Emily striking a pose for Pulse *Use code EMILY for a free class*

Allie: What is the Women in Technology Campaign and what’s your role in it?

Emily: Outside of work (as a digital marketing strategist), I run the Women in Tech CampaignWe identity and connect women in tech and tech adjacent roles across the globe. We provide them with a networking community and do strengths-based assessments to help people optimize themselves. We also work directly with organizations to help them identity people within their teams, and figure out how to to group and pair the right people with the right projects. If you’re only looking at people’s strengths and not their age, race, or gender, you’ll be able to see more impact and build inclusivity. 

Allie: How can someone get involved with Women in Tech?

Emily: Come to one of our quarterly strengths-based workshop, and then just get involved like you would with any other community. There are no strings attached. The goal is to be able to speak to each other in the words of strengths and community. Check it out on our website or on Facebook or Twitter.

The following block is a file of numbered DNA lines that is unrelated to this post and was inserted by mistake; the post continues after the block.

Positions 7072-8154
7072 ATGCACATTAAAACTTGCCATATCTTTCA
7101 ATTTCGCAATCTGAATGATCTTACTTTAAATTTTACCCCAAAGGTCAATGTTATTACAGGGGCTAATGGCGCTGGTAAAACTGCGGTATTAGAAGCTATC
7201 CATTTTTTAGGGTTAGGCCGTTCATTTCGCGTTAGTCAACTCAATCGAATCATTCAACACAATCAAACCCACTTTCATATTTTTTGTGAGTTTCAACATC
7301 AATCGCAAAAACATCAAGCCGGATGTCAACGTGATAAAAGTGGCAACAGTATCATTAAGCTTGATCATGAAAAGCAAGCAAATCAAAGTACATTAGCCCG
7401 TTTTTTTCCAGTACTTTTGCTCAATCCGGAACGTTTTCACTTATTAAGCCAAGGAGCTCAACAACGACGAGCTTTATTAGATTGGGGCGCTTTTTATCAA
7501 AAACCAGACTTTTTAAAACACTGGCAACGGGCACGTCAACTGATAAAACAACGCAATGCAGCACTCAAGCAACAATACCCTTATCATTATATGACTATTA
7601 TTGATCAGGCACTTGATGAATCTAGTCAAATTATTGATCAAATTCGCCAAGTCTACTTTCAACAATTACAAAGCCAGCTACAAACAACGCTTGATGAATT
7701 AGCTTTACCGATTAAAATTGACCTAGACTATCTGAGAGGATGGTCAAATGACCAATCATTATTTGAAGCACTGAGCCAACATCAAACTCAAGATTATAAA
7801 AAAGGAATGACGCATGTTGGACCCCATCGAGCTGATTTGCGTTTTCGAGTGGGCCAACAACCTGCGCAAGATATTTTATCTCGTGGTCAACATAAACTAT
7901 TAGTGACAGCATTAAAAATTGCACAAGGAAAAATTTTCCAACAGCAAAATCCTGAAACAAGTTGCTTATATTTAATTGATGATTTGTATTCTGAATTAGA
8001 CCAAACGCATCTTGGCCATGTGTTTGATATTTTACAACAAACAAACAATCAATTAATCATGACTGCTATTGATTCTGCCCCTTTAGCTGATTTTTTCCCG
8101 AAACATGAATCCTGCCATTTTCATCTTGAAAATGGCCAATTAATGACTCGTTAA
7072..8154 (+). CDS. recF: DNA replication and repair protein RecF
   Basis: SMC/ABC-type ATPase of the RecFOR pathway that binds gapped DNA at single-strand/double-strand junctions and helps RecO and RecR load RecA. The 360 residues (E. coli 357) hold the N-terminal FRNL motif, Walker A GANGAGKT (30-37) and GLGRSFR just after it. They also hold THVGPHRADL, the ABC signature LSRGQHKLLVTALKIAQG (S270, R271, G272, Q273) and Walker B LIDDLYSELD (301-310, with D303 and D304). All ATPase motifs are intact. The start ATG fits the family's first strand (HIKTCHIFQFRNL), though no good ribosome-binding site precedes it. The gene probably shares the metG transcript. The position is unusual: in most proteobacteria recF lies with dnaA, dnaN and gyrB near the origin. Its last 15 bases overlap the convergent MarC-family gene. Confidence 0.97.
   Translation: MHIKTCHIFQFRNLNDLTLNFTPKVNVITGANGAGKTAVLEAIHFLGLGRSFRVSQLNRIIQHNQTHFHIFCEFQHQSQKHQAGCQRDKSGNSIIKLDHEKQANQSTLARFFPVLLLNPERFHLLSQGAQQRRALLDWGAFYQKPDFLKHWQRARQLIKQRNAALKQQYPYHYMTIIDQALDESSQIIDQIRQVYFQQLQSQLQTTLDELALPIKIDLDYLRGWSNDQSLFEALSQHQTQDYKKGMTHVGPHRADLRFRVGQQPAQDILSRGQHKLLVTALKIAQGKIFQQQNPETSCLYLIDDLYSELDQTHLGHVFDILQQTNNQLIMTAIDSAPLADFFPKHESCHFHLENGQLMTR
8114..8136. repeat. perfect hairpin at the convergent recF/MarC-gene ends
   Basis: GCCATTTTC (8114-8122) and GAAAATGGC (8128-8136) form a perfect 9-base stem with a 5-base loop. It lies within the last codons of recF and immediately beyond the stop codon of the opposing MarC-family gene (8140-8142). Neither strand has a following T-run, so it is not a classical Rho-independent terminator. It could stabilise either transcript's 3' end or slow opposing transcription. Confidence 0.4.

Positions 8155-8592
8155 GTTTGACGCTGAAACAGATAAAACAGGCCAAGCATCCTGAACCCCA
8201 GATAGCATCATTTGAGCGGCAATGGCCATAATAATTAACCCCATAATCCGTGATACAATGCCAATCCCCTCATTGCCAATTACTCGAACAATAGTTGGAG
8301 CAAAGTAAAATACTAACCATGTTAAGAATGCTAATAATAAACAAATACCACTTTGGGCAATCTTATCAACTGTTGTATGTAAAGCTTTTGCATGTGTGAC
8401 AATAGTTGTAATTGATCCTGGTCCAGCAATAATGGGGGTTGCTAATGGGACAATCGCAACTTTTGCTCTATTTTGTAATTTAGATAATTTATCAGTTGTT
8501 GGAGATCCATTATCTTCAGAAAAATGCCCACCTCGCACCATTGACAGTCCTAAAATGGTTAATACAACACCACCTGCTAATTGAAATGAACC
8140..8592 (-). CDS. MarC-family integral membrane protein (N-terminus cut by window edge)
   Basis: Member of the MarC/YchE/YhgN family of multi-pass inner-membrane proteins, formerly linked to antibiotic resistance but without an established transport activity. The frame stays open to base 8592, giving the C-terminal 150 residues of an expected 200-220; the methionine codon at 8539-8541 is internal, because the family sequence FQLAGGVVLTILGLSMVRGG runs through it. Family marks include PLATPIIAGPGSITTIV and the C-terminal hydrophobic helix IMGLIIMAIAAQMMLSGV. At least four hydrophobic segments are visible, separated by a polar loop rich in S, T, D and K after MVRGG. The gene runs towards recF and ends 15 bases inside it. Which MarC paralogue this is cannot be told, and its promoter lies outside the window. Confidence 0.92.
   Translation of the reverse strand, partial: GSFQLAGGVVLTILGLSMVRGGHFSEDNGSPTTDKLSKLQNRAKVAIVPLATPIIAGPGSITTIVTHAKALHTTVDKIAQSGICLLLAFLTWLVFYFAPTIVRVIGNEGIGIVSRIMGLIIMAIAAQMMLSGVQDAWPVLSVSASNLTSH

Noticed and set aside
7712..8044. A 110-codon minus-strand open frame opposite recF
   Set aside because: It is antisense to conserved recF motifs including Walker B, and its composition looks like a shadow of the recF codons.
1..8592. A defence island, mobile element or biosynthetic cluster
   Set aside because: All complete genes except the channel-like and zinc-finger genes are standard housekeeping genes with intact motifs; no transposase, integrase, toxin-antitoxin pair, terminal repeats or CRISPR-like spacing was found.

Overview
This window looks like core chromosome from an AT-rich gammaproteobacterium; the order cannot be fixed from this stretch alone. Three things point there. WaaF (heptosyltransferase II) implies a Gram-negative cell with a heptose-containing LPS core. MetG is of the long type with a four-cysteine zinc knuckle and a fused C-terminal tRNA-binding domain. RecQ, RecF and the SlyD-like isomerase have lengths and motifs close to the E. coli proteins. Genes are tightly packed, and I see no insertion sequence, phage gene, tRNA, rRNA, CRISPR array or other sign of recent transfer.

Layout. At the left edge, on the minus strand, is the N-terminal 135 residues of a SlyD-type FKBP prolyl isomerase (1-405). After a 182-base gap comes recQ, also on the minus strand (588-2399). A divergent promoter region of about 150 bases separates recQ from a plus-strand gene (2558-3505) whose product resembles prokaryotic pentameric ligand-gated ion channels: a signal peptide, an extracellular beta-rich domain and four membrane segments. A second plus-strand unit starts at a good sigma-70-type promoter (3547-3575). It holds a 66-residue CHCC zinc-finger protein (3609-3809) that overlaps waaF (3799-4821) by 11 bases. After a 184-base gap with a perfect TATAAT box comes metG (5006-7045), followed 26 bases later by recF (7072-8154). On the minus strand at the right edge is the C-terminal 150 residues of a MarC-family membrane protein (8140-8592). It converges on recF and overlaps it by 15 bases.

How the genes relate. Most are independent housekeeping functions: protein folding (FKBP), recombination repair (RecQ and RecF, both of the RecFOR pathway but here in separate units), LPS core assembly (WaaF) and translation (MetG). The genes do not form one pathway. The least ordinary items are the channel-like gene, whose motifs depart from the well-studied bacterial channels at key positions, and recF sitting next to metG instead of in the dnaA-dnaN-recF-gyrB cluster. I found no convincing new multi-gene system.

Allie: How do you have the time and energy for all of this?

Emily: I’m really hyperactive. I have a lot of high-functioning anxiety and I get very energized by people and by community. I’m least happy when I’m just chilling at home and watching Netflix. That’s why yoga is such a blessing. It allows me to turn my brain off and have that space to relax.

Allie: What’s your favorite Jewish holiday?

Emily: Yom Kippur. It brings my family together in a way that they normally don’t, and is a moment to stop and reflect. Before the New Year, I do a lot of self-exploration and vision-boarding. To me, that’s so important. How beautiful is it that in the Jewish tradition, the most important time of the year is about self-reflection and growth?